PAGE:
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Re: hive mind music (Was Re: Using Phrazer live - pros & cons?)

those using windows might want to investigate directmusic.
it's part of directx now and allows the composition of music
that responds to programmable input's.  
it is mostly implemented with midi and used for games,
but it's possible uses are far greater and it can do synthesis 
and sampled audio as well...

it is based on the superjam technology that microsoft acquired 
from blue ribbon sound works (anybody remember them?)

this is yet another thing that i have been meaning to get into, 
but haven't had the time...

> Depart from traditional percussion arrangements.  I was
> considering taking atomic elements of electronic percussion and
> processing them so that they have more of a rhythmic element
> besides *Wack!, quickly fade to black*.  For example, instead of
> having a kick drumish sound consisting of a click and a sine wav
> fading out, what about a kick drum with more than one *wack* in
> it (so to speak) or different kinds of *wack* that imparted some
> kind of rhythmic meaning and would make that atomic sound more
> like a rhythmic phrase, without necessarily becoming one itself.
> Get a waveform convoluter and see what happens when you convolve
> a trad. percussion sound with something else entirely, like
> crickets, or speech.  Get a bucket of various tidbits like these
> together and see what happens when they overlap, patterns would
> form.  In other words, stop considering a drum sound as a drum
> sound necessarily separate from other drum sounds (like kick
> versus snare versus hat, etc).  Give your kick some hat groove
> aspects, make your snare hit trail some bleeps or something at
> the end.
> The real groovy trick would be to get stuff like this happening
> in response to your playing of course.  I play around with a
> piece of shareware software called Tuareg, a wav arranger with a
> very simple interface premise that leads to some very intuitive
> arrangement futzing.  I posted a blurb on it a while back in
> response to a query regarding audio plugins, even though it
> wasn't an audio plugin (oops, sorry Rick), and I'm not
> suggesting you could use this live (needs a new version with
> zero-crossing processing and external midi control of all
> functions), but I've literally started out with a single pattern
> and easily come up with a dozen or more interesting variations
> in the span of a half hour, just by futzing with the gating and
> rearranging tools.  Those two elements alone had tremendous
> potential.
> One idea I had was to somehow use midi or instrument audio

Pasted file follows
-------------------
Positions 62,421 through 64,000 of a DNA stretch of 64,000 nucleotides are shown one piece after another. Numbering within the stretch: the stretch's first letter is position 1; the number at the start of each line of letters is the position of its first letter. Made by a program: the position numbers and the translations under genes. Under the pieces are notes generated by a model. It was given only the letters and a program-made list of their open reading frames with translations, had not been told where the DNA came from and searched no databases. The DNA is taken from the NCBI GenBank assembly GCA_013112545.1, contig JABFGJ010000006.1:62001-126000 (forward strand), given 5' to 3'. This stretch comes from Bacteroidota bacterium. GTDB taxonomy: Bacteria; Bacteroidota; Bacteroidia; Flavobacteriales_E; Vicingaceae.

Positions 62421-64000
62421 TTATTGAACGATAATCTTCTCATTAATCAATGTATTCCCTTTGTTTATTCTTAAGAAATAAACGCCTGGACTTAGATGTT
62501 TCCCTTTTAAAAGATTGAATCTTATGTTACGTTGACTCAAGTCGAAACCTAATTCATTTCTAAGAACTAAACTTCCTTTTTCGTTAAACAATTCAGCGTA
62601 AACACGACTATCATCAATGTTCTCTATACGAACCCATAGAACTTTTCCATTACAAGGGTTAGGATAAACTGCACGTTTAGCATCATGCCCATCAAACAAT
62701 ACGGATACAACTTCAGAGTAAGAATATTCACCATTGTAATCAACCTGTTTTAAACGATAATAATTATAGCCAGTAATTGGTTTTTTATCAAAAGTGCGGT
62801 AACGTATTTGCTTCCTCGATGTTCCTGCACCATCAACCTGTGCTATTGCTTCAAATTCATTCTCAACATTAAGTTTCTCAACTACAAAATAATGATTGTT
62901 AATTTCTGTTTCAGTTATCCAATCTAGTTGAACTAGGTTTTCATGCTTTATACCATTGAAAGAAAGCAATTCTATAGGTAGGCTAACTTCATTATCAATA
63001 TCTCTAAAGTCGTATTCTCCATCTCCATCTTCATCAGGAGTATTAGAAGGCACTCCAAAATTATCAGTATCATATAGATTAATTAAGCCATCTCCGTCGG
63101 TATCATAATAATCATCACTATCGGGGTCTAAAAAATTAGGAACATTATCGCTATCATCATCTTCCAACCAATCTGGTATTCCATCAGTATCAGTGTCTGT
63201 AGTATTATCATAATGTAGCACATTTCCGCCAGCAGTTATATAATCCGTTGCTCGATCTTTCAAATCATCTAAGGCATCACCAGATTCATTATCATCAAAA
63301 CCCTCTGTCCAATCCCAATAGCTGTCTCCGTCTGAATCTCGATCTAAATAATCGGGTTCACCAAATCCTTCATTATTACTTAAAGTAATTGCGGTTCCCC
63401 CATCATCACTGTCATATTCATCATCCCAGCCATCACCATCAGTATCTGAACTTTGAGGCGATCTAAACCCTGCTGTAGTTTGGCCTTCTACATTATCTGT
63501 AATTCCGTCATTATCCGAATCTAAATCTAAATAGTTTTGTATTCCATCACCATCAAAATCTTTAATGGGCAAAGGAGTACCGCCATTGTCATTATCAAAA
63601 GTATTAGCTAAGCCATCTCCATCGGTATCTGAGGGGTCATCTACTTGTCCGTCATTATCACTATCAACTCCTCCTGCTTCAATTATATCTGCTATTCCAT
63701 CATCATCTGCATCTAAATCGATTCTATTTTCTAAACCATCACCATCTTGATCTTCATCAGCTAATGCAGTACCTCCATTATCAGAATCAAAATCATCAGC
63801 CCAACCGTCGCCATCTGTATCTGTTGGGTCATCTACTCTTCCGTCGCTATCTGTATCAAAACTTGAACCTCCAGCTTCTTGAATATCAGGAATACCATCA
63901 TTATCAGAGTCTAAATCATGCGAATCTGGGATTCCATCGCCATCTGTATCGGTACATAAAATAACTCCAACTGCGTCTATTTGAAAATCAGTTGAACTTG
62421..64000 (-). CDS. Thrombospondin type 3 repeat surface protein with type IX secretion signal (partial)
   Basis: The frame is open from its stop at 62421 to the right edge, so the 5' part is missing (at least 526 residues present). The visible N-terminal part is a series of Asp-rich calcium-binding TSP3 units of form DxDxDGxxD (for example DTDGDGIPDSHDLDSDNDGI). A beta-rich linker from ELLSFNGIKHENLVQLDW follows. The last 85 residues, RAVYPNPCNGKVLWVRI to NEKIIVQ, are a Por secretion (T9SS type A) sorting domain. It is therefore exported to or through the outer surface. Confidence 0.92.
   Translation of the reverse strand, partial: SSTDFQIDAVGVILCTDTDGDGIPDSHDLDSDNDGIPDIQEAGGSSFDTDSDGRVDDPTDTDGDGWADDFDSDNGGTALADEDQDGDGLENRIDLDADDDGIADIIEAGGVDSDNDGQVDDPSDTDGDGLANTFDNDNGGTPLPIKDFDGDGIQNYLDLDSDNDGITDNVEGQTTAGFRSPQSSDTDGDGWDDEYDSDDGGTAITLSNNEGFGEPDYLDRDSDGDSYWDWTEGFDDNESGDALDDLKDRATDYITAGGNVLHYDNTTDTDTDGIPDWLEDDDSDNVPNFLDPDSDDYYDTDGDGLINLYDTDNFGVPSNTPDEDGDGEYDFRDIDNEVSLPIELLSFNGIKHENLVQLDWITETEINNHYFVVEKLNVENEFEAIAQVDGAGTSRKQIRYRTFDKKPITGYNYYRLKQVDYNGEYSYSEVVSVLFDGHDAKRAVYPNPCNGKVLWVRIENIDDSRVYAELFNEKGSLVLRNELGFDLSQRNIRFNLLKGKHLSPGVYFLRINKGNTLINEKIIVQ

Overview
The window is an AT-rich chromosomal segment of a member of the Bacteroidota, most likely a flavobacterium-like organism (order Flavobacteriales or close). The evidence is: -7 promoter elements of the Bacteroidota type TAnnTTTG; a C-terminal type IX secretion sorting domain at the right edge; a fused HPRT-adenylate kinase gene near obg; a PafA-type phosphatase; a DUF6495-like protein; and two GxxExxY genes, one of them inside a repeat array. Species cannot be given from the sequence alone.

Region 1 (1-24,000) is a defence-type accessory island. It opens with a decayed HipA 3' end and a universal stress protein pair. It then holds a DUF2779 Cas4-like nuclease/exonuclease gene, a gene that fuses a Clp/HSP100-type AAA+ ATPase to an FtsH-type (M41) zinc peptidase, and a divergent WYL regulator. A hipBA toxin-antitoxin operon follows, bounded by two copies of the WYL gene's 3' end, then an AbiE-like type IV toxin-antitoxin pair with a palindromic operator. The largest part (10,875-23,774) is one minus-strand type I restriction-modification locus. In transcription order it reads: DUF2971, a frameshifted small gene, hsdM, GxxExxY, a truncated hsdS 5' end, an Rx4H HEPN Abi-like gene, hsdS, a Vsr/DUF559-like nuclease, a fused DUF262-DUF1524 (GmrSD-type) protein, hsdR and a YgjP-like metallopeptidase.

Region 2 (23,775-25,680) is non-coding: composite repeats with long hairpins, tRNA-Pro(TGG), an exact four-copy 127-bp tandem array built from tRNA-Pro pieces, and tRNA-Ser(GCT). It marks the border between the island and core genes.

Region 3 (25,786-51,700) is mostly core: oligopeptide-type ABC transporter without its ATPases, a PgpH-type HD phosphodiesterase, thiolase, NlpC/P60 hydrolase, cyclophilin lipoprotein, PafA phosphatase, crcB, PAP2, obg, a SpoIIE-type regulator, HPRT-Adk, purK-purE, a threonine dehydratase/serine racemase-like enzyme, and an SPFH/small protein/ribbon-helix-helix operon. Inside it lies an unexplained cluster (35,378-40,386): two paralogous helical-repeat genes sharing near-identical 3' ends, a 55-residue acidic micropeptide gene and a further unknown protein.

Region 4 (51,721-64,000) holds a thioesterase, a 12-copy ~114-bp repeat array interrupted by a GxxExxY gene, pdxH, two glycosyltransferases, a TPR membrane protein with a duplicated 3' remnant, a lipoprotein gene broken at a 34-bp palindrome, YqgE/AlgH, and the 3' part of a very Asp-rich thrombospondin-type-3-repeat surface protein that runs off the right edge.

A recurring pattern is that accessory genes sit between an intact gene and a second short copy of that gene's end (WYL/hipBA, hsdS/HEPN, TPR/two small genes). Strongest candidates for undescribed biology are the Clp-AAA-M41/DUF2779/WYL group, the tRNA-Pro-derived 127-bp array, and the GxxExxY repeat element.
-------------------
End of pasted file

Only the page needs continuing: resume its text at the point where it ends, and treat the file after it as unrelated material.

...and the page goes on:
> signal/voltage (this would be best imho) to act as a control
> element that had some kind of direct relationship to what the
> musicians are doing, have some way of manipulating this
> relationship (perhaps by having one musician's signal modulate
> another's), and then plug this into both tone generation sources
> and direct modulation of said sources through triggered gating,
> delays, or some other kind of processing.
> For example, let's say you've got a guy on bass playing some
> notes.  Split the audio signal from this instrument into two
> channels.  One channel would go out to the mix like normal, the
> other channel wouldn't end up directly in the mix at all but
> would be used as a control signal.  Maybe gate this control
> signal to give it more of a switchlike shape (on/off, low/high,
> etc).  Then, send this signal to a triggered gate, or set of
> triggered gates, perhaps after sending it through some kind of
> delay that would track tempo from the bass signal itself, or
> some other signal like a tap, or the midi clock from a looper
> device or sequencer.  Now, feed a tone source consisting of
> either prearranged rhythmic loops (perhaps cross faded with
> other loops, and have the cross fade controlled by some other
> signal - like another musicians audio, or even percussive
> sounds/loops generated by the other musicians like string
> noises, instrument body tapping noises, or synths played by
> other musicians, or whatever).  Now, imagine a band of musicians
> all generating these signals and interrelate them in various
> ways, and stand back!!!  The result might be hard to control or
> predict, depending on the complexity of the interrelationships,
> and what the musicians are doing.  But the potential for
> something interesting and dynamic is fascinating, and this
> approach would be just as applicable for other types of
> arrangements besides percussion (like having the musicians
> trigger volume/filter/other envelopes for each other, or for
> each other's delayed signals that wouldn't be audible until
> triggered).
> *brains begin oozing out onto the floor*
> Of course, it might be kinda tricky to get that tight ass,
> swinging funk groove with this approach, ya never know.  Nothing
> like a drummer but a drummer, maaaaahhhhhn .....
> Love,
> Mike